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Planning to survive a business catastrophe – how to write a disaster recovery plan

September 25, 2011

With all the excitement of starting and running your own business, it’s easy to overlook what might happen if it all goes wrong.

A disaster could strike your business at any time, in any form. What if your main sales person was lured to an aggressive competitor, you lost your data, or your building was destroyed in an accident? It’s rare, but it happens.

Here are seven simple steps to a writing a simple but powerful disaster recovery plan:

1. What could happen?

This is the most creative part of the process. You need to imagine every possible setback that could affect your business. It’s easy to think of the big things, like fire and burglary. But often it’s the small unexpected setbacks that can do the most lasting damage.

Who are your key staff, and how will you replace them? How is your data secured? Which suppliers are you most reliant on? What if you couldn’t get into your premises for a week?

Make a list of everything that could happen, then split events into 3 or 4 relevant categories according to their impact (i.e. major catastrophe, minor incident, etc). It’s easier and more fun to do this brainstorm in a team. If you don’t have employees, then ask your partner or friends to help you.

2. What will it mean?

Some of these events will bring your business to its knees, others will just be an irritant which could affect your cash flow. Clearly working out the likely impact of events is essential, as this will affect the quality of your recovery planning.

3. Advanced preparation

For each category of emergency, put together a rough idea of what you can do. For example, if you are denied access to your premises for any reason, identify an alternative place you can trade from.

Or if your main supplier goes bust, where else can you get stock? Be creative and flexible, but also realistic and think things through. If you have to drive abroad once a week to buy stock, what are the cost and personal implications?

Some of the items you identify will need immediate action. If you spot a risk from having all your data stored in only one location, then sort out online or offsite backup immediately. Don’t be tempted to add it to the “things I really must get round to” list, as you could regret putting it off down the line.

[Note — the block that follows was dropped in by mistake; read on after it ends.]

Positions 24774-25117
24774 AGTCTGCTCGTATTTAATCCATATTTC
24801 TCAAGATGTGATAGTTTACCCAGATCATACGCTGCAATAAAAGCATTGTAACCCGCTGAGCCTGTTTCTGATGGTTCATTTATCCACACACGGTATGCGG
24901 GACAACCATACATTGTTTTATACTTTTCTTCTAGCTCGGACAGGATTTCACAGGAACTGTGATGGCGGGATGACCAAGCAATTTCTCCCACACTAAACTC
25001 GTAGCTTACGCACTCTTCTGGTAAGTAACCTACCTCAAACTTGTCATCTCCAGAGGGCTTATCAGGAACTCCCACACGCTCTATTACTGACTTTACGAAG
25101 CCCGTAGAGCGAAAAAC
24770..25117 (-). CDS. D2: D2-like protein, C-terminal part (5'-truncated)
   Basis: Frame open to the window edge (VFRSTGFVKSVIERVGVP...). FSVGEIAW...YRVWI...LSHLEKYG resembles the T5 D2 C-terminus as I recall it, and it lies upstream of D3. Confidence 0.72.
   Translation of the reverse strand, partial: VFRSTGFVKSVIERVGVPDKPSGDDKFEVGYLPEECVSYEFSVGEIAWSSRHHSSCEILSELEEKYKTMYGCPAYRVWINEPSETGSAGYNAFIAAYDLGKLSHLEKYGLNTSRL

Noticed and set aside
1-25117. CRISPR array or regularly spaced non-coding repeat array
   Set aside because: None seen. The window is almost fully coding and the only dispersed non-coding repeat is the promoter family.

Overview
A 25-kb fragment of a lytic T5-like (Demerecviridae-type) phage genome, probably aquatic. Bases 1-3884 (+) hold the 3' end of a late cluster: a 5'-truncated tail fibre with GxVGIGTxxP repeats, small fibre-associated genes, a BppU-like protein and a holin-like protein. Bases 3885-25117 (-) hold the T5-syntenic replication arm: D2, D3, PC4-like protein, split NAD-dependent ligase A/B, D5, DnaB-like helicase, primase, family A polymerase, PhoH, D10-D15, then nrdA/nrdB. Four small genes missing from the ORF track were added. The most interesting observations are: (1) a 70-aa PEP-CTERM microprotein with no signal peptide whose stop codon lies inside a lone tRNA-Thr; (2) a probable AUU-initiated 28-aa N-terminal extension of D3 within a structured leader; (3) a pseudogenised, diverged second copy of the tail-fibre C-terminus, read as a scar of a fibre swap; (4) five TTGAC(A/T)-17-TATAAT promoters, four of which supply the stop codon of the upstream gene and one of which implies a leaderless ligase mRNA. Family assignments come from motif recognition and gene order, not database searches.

Disaster recovery experts say at this stage you are planning for three things:

a) Ensuring continuous operation of your business;
b). Achieving a rapid restoration in the event of an emergency; and
c). Recovering – a return to normal operations as soon as possible.

There is an established disaster recovery industry that will help you plan and prepare. For example, some serviced offices will guarantee emergency office space in return for a monthly fee.

4. Plan clear communications

A vital element of any disaster plan is to ensure everyone knows what’s happening. Make a list of people you will need to speak to when a problem crops up. Not just the obvious ones like your employees, customers and suppliers.

What about your bank? If they know you are in a difficult situation, they may extend overdraft facilities.

Ensure it is clear who should represent the business to the emergency services and media. And who should do it if that person is unavailable?

The easiest way to communicate a message to a large number of people quickly is through your website. Ensure you can add a message or edit your site remotely, even if your normal computers have been lost. Access to email will also be key.

5. Write a plan

The key here is KISS – Keep It Simple Stupid. Your plan should be short, to the point, and easily understood by anyone who has to execute it.

It’s impossible to plan for every eventuality. So your plan should be a set of clear guidelines and resources for the person tasked with keeping your business running, especially if that person isn’t you.

6. Keep multiple copies of the plan

As you are watching your building burn down, it won’t make you feel better to know that the only copy of your emergency plan is inside. Keep copies in safe places in multiple locations, including your home and maybe even in your bank’s vault.

Many business leaders that have prepared for a disaster never go anywhere without their laptop, including taking it home each night. That way they can guarantee they always have the latest company information with them.

7. Review every quarter

Like any plan, your disaster recovery plan needs to be reviewed regularly. Growing businesses change regularly, and an out-of-date plan can be as much use as no plan.

Schedule reviews into your management meetings to ensure they happen.

Remember to get professional advice from a qualified disaster recovery expert before taking any action. Don’t rely purely on information contained in this article.